7. 5.
    Marx and Engels, The German Ideology (London: Lawrence and Wishart, 1965) p. 37.Google Scholar
  8. 8.
    Both quotes from Karl Mannheim, Ideology and Utopia (New York: Harcourt, Brace and World, 1936) p. 76; See also Essays on the Sociology of Knowledge (London: Routledge, 1952).Google Scholar
  9. 12.
    At other times he preferred to repudiate it. Cf. Gunter W. Remmling, The Sociology of Karl Mannheim (London: Routledge, 1975) pp. 74–5.Google Scholar
  10. 14.
    Mannheim, ‘Historicism’, in Gunter W. Remmling, Towards the Sociology of Knowledge (London: Routledge, 1973).Google Scholar
  11. 15.
    R. K. Merton, ‘Karl Mannheim and the sociology of knowledge’, in Social Theory and Social Structure (Glencoe: Free Press, 1963) pp. 491ff.Google Scholar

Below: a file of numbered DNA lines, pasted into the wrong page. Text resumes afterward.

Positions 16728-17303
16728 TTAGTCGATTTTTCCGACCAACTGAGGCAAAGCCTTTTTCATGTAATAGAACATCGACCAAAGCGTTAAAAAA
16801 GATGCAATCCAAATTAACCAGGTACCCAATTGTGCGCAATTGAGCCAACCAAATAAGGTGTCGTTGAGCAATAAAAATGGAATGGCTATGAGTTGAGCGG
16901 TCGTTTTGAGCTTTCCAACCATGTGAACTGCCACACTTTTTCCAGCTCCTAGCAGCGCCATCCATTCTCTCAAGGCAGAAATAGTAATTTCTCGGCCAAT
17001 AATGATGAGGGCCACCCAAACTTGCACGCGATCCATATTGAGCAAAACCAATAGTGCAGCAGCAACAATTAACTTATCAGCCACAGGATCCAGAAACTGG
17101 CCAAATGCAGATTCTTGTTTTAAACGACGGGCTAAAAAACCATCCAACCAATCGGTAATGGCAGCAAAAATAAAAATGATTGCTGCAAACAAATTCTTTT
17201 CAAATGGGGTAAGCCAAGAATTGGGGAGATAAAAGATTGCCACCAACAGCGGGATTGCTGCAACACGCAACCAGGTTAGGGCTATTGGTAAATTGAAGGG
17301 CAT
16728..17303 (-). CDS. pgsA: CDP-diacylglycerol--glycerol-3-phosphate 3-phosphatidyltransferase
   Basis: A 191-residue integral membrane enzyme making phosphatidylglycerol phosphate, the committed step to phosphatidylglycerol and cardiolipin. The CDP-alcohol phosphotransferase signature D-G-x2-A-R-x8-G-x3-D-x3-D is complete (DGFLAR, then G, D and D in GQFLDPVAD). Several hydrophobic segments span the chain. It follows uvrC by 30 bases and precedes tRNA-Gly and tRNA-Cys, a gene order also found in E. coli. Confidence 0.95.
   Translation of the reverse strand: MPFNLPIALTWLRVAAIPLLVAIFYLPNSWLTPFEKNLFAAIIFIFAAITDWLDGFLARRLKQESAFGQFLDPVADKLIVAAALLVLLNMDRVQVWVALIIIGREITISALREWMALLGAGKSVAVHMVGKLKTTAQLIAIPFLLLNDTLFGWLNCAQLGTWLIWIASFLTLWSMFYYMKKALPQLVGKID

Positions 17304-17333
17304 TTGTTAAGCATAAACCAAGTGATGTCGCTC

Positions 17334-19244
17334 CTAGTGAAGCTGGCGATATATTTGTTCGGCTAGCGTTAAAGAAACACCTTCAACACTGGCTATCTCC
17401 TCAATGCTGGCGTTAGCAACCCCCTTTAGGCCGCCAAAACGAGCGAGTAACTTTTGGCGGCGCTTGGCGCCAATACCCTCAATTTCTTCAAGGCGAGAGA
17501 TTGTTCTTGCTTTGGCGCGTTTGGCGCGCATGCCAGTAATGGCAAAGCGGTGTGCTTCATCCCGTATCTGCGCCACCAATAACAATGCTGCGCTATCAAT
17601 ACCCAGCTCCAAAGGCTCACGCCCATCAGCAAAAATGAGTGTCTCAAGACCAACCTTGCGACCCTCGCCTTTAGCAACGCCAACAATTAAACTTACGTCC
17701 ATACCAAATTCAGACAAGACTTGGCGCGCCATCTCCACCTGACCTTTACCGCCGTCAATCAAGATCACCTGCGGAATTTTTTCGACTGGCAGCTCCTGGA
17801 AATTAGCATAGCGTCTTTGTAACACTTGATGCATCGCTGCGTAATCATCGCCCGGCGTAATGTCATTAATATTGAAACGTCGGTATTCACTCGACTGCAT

12. 19.
    Cf. A. Neusüss, Utopia, Bewusstein und freischwebende Intelligenz (Meisenheim, 1968).Google Scholar
  13. 20.
    Jürgen Habermas, Strukturwandel der Öffentlichkeit (Neuwied: Luchterhand, 1962).Google Scholar
  14. 21.
    Habermas, ‘Technology and science as ideology’, in Towards a Rational Society (London: Heinemann, 1971) p. 99.Google Scholar
  15. 24.
    H.-G. Gadamer, Truth and Method (London: Sheed and Ward, 1975).Google Scholar
  16. 25.
    Habermas, ‘Was heisst Universalpragmatik?’ in K.-O. Apel, Sprachpragmatik und Philosophie (Frankfurt: Suhrkamp, 1976).Google Scholar
  17. 26.
    This theme is developed in Alvin W. Gouldner, The Dialectic of Ideology and Technology (London: Macmillan, 1976).CrossRefGoogle Scholar
  18. 28.
    Louis Althusser, For Marx (London: Allen Lane, 1969) p. 235 (I have modified the translation). However, Althusser’s use of ‘ideology’ does not always appear consistent. For a relevant discussion,Google Scholar